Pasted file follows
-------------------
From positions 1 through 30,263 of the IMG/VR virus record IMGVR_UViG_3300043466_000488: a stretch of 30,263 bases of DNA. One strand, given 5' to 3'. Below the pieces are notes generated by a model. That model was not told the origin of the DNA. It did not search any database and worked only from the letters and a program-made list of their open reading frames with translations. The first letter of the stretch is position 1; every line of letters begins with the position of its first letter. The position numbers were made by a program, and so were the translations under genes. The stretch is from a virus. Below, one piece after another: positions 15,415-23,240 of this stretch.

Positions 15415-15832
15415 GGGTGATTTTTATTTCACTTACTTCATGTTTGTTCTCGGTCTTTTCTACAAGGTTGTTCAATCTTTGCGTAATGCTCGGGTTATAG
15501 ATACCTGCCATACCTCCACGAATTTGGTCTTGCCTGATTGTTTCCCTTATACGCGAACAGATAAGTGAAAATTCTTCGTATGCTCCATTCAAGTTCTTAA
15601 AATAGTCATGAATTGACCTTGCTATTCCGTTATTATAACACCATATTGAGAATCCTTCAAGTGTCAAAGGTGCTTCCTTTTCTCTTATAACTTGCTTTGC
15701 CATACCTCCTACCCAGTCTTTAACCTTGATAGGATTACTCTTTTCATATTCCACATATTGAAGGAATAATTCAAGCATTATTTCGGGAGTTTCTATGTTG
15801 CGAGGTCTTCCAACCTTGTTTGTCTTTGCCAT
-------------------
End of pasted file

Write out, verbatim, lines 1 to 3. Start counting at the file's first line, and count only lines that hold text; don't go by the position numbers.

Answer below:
From positions 1 through 30,263 of the IMG/VR virus record IMGVR_UViG_3300043466_000488: a stretch of 30,263 bases of DNA. One strand, given 5' to 3'. Below the pieces are notes generated by a model. That model was not told the origin of the DNA. It did not search any database and worked only from the letters and a program-made list of their open reading frames with translations. The first letter of the stretch is position 1; every line of letters begins with the position of its first letter. The position numbers were made by a program, and so were the translations under genes. The stretch is from a virus. Below, one piece after another: positions 15,415-23,240 of this stretch.

Positions 15415-15832
15415 GGGTGATTTTTATTTCACTTACTTCATGTTTGTTCTCGGTCTTTTCTACAAGGTTGTTCAATCTTTGCGTAATGCTCGGGTTATAG